You are nothing, you are worth nothing.
Watching Tyler Perry’s Madea’s neighbor from hell resonated deep within me. How often we think people and even ourselves worthless in certain environment. How feelings like that make us feel helpless and unwanted, and how as people the desire to be needed by someone somewhere is inherent, but sometimes we feel like we have nothing to offer.
Every day during devotion at work, my boss would always insist that every one of us gave an input after the passage from the bible was read. Of course that suggestion was met with initial resistance. Not many felt like they had something worthwhile to contribute by way of a message, but overtime and with relentless efforts, everyone has begun to pitch in even without being asked. It has accomplished in itself opening a pathway to greater communication, and right at its core, a salient truth: Everyone has something to share.
We have been created in the image of the greatest being, and that being—God has placed within us gold that should be mined; milk that should be drunk by others. We cheat ourselves and the world when we deny ourselves the chance to share what we’ve got; what we have learned from nature, nurture and our vast experiences in the ocean called life. What the tides have taught us, and how each ripple has affected us. I find that life is a lot more enjoyable when we are not scared to live. When we are ready to teach and learn. When we learn that everywhere we go lies a need to be discovered and it is our duty to find how much of a difference we can make.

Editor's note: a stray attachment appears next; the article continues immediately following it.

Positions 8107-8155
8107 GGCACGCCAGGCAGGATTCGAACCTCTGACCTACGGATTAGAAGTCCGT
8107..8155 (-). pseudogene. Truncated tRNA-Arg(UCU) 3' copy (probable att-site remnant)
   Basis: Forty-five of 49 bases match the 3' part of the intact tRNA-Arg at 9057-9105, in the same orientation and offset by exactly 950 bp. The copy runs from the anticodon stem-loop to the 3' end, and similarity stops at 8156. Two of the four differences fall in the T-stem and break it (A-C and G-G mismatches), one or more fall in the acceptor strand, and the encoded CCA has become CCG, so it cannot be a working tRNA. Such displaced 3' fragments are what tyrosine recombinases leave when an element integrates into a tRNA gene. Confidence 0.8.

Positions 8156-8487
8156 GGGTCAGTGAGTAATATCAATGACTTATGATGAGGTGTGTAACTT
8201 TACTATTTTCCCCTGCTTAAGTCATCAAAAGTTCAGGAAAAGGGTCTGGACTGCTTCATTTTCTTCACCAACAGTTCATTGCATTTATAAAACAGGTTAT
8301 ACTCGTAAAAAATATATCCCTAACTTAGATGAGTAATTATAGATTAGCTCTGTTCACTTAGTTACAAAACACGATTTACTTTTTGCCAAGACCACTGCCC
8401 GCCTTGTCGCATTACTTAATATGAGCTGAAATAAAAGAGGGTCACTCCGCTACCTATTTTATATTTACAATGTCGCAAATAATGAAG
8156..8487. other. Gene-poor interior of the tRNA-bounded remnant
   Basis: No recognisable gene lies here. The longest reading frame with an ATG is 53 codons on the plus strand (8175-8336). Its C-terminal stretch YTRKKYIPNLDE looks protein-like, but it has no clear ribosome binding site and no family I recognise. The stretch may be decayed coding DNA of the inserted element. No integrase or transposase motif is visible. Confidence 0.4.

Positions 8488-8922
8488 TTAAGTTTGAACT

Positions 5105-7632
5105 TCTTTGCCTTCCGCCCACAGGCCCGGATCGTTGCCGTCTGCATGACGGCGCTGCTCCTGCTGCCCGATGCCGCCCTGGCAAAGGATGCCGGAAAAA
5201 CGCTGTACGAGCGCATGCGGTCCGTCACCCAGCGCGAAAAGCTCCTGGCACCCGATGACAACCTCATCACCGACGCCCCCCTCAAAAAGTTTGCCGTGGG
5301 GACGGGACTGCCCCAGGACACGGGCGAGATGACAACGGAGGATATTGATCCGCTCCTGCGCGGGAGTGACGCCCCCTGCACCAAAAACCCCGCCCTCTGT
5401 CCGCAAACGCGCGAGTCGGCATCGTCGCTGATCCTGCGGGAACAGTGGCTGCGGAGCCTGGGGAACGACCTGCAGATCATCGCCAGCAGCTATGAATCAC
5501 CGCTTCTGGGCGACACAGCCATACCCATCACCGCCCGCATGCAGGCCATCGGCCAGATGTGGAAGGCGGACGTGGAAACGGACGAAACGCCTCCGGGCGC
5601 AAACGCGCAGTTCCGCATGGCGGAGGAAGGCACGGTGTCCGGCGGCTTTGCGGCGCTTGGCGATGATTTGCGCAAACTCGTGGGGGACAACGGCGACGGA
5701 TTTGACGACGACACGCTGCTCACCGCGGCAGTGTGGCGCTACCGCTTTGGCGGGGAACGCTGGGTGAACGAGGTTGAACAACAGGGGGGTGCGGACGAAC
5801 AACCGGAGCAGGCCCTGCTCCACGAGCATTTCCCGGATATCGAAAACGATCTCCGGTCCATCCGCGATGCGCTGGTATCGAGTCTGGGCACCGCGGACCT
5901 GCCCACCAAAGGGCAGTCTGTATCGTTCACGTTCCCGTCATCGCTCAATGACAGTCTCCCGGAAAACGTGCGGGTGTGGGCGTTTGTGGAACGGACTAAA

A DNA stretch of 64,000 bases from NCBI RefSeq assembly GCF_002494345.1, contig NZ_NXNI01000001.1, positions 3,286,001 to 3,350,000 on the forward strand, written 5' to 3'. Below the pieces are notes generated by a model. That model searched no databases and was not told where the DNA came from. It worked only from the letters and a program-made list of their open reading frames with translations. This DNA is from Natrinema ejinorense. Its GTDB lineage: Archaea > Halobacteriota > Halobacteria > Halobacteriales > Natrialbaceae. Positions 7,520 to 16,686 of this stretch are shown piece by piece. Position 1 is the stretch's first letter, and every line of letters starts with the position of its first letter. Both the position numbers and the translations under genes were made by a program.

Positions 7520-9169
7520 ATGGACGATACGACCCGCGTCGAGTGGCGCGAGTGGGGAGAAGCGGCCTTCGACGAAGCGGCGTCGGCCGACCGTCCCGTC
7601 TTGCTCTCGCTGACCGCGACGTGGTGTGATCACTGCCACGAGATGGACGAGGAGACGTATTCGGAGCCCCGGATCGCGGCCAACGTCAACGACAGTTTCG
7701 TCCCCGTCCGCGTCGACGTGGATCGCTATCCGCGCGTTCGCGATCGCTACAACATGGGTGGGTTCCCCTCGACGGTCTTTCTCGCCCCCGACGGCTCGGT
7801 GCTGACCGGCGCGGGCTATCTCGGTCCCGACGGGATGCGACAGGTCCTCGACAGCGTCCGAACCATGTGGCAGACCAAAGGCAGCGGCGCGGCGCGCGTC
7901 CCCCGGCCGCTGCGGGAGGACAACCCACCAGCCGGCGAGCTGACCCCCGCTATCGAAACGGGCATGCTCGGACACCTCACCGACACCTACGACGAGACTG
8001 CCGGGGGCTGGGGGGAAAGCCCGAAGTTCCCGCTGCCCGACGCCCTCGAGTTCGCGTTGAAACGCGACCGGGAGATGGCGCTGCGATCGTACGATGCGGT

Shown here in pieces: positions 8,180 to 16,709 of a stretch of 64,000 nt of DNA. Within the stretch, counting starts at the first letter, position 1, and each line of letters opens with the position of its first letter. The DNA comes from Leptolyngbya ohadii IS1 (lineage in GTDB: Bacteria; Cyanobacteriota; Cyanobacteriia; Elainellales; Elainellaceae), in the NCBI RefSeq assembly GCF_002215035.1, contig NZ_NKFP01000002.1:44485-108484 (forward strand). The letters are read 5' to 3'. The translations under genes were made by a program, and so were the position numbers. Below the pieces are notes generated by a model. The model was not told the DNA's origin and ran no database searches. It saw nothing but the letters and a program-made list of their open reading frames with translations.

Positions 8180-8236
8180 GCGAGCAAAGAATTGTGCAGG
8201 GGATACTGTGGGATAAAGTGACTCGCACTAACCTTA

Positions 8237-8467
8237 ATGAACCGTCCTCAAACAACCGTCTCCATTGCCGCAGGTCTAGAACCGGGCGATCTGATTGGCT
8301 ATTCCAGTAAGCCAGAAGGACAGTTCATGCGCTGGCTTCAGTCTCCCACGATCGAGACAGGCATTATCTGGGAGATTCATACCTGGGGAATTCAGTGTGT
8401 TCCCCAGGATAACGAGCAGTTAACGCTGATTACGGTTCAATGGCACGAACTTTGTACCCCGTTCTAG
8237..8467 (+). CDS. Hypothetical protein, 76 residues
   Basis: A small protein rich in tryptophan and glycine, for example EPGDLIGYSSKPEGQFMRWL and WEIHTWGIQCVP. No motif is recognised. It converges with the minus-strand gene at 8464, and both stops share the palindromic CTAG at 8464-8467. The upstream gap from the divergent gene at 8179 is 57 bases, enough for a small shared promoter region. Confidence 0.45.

“There are scores of people waiting for someone like us to come along; people who will appreciate our compassion, our encouragement, who will need our unique talents. Someone who will live a happier life merely because we took the time to share what we had to give”—Leo Buscaglia
More importantly those lessons can come from anywhere, even places we least expect to receive them. That sometimes the student may turn around to become the teacher, so we must learn to pay attention to one another.
On occasions I am taken back to my year in a small village in Benue state where I served my country. I am transported to an image of myself throwing pieces of bread to the mother goat and her kids, my neighbors who sought shelter in the cool shade from the scorching heat of the sun. Of how I tried every day to get them to feed off my outstretched palm and the feeling of helplessness when they got tired of me and went away. Then a girl of 6 whose class I coached in the Christmas carol competition just weeks before, teaching me how to approach these animals, make them get used to my presence, the sound of my voice, patience, persistence, engendering trust from these animals, and in time the fruits of all that effort came. I finally got them to feed. This lesson has helped in my relationship with people too.
Some of the greatest lessons we learn don’t come from big gestures but the little ones.
No man is worthless; within everyone lays a gold mine. We must be willing to build confidence in ourselves and share what we have irrespective of how insignificant we think they are.
Let your feet leave an imprint in the sands of hearts.